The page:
Howard County pushes forward with detox center plans at Springfield Hospital Center

Carroll and Howard counties are collaborating with the state to consider renovating a floor of the medical and surgical building at Springfield Hospital Center to include 39 beds for substance abuse treatment.
Carroll and Howard counties are collaborating with the state to consider renovating a floor of the medical and surgical building at Springfield Hospital Center to include 39 beds for substance abuse treatment. (Lloyd Fox / Baltimore Sun)

Howard County began the process of finding a location for its first residential detox center in July, and has now focused its search on specific short- and long-term options, according to Carl DeLorenzo, director of policy and programs.

DeLorenzo said the county is looking at the possibility of using a floor of the medical and surgical building at the state-owned Springfield Hospital Center in Sykesville as a way to provide some residential care in the short-term, before it can open a larger, long-term facility. The center, located in Carroll County, would be open to any state resident, but given its proximity to Howard County, would primarily serve Howard and Carroll county residents, DeLorenzo said.


The facility would offer the most intensive form of treatment, residential detoxification, according to DeLorenzo.

The state’s Behavioral Health Administration is in the midst of assessing the cost and feasibility of renovating the Springfield space to be used for substance abuse treatment, renovations the state would fund if approved, DeLorenzo said. County and state officials plan to meet in late November to discuss the assessment and whether the state will pay for the renovations, which DeLorenzo said Howard County officials are optimistic they will do.


Carroll County Health Officer Ed Singer said the floor being considered previously housed 18 beds for substance abuse treatment, but that after the state adopted new accreditation standards for substance abuse treatment centers, the services were moved to another building on the Springfield campus in August, as the original floor needs renovations to meet those standards.

The treatment services are managed by the Shoemaker Center, and it currently operates 22 beds in its temporary location on the Springfield campus. If the services are able to move back to their original location, they would expand to 39 beds, Singer said. That’s less than half of the 100 beds DeLorenzo said Howard County hopes to ultimately offer, half of which will be for those on Medicaid insurance.

Singer said the renovations at Springfield, if approved, could take over a year to complete.

“There's a lot of work being done and collaboration between local government, Carroll and Howard County trying to help each other and work through this situation,” Singer said. “We can't make these changes overnight, but I think we're making a lot of progress.”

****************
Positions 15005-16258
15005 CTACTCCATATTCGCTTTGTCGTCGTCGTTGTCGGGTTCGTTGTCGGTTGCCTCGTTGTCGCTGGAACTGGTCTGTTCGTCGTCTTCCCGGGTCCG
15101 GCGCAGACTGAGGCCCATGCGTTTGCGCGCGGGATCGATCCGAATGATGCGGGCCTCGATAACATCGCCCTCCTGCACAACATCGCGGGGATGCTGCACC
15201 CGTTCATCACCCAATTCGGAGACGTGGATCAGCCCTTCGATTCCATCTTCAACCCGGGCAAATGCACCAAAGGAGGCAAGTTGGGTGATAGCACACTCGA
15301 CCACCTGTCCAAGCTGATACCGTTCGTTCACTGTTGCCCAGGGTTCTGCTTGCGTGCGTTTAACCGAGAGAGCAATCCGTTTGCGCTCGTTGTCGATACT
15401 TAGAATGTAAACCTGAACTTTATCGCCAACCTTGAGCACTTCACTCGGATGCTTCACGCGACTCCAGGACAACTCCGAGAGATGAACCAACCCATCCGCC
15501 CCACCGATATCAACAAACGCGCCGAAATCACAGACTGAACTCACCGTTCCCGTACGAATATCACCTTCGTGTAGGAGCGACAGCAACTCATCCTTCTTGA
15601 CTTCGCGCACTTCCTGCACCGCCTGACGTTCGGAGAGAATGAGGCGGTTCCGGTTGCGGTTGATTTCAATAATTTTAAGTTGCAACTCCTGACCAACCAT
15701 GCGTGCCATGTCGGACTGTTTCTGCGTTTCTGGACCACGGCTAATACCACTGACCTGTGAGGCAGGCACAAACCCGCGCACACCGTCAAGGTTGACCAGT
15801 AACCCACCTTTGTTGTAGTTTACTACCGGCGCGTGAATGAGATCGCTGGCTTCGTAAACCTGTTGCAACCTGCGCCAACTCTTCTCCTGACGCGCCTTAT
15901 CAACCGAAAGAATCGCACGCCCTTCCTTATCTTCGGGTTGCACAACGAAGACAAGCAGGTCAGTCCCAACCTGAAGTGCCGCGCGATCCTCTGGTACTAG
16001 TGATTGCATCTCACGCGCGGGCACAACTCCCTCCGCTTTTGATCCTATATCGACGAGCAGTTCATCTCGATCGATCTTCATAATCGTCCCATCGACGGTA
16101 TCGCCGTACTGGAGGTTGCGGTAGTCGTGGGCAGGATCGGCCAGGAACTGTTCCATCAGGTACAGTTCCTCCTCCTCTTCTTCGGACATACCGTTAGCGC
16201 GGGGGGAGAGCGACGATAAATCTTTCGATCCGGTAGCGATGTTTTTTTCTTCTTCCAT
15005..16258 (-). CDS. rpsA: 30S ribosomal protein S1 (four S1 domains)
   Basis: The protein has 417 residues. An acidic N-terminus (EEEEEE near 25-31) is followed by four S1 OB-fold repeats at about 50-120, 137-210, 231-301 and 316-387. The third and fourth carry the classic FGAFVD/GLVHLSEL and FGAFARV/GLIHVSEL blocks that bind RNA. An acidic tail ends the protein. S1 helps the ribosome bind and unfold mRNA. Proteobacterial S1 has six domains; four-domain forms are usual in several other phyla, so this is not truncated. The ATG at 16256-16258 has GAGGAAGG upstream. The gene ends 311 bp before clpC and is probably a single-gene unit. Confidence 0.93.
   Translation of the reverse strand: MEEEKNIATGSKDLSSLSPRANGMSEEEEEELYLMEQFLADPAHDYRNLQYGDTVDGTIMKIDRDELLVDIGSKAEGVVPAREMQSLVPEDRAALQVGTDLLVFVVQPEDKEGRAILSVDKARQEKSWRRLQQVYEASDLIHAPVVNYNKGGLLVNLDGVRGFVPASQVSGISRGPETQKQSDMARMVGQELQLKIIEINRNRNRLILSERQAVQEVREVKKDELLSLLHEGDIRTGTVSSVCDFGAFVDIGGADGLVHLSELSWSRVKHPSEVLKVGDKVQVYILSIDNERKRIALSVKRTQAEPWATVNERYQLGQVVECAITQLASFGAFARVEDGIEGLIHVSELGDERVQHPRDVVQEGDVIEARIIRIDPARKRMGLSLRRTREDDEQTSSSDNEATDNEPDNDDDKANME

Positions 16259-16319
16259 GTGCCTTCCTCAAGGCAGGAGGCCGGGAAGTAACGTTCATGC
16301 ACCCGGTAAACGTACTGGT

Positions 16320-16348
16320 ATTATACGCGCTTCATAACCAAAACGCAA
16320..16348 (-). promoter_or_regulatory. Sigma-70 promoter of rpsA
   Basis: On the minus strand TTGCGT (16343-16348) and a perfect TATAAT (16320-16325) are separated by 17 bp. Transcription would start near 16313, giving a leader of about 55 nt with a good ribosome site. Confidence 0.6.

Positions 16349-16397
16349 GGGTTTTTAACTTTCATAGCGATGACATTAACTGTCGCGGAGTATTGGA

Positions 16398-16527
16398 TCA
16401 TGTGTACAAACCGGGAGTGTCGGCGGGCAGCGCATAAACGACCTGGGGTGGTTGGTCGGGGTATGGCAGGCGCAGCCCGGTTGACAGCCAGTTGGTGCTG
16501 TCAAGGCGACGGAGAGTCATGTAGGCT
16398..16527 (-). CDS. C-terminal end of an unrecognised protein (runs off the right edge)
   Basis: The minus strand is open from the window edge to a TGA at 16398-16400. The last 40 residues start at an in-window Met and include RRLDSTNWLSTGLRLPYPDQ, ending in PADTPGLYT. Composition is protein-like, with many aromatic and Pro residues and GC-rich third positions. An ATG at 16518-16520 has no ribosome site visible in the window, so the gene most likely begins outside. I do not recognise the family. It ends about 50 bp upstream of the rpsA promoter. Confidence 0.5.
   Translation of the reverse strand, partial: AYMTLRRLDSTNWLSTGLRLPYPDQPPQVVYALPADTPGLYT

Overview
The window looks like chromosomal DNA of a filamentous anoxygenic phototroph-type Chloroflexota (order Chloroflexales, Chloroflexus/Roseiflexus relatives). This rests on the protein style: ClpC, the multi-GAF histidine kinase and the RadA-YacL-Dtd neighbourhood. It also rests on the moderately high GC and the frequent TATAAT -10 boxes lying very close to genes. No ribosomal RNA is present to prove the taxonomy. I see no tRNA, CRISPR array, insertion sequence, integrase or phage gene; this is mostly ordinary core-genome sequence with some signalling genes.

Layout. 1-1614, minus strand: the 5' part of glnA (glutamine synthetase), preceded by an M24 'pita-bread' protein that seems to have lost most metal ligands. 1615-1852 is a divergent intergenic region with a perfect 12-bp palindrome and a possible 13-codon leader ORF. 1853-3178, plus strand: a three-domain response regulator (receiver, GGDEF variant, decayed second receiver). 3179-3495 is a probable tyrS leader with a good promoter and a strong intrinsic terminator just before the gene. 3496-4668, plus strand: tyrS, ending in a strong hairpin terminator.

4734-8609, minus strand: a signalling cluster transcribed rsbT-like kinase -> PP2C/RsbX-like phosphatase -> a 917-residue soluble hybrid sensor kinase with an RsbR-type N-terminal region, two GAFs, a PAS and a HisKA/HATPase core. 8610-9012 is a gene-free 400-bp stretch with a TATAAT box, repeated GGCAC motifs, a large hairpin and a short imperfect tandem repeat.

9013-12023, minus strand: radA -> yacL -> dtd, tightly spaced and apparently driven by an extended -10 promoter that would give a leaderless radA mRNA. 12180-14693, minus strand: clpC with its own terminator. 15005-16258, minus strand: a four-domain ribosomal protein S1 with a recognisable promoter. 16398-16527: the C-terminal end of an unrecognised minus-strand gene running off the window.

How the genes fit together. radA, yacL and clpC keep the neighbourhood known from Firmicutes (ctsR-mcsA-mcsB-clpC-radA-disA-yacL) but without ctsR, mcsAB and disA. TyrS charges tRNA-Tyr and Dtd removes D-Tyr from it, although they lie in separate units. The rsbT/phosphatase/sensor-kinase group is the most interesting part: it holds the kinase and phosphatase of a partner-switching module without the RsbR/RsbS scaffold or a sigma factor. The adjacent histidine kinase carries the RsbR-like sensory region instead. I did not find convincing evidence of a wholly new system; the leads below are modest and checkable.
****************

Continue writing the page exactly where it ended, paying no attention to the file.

In its search for long-term options for a larger, dedicated detox center building, DeLorenzo said the county is currently talking with Howard County General Hospital officials about the possibility of the hospital housing the center, specifically in the southwest area of its campus.

The county is using some of its $250,000 project budget for site planning and a feasibility assessment of the hospital space, DeLorenzo said, which they hope to finish in the coming months. The hospital is also in the midst of completing its own master facility plan to look at how it will meet the needs of residents in the next five to 10 years, which includes the possibility of adding a detox center, said Elizabeth Edsall Kromm, senior director of population health and community relations.

“This is great because as we’re doing that planning and thinking, we might be able to think of a way to be a part of the county’s long-term plan for behavioral health,” Kromm said.

Kromm said that it is likely that the hospital would need to construct new space for a detox center on the campus, as it is limited in its current building capacities. She added that such a space could also include space for addressing behavioral health needs beyond detoxification, including mental health services.

“We really want to be the county’s partner in health and so we just very much appreciate the opportunity to be a part of this conversation from the beginning and potentially be a part of the solution,” Kromm said. “That’s a great thing for us.”

In the past week, the county has also been approached by two private organizations about the possibility of partnering to open a residential detox facility, DeLorenzo said.

DeLorenzo declined to say who the providers were, but that one of them had recently constructed a facility in Anne Arundel County, and that after greater attention had been brought in recent months to opening a center in Howard, the provider reached out to the county.

“We are kind of going to jump at these offers and think about what a private-public partnership might look like,” he said.

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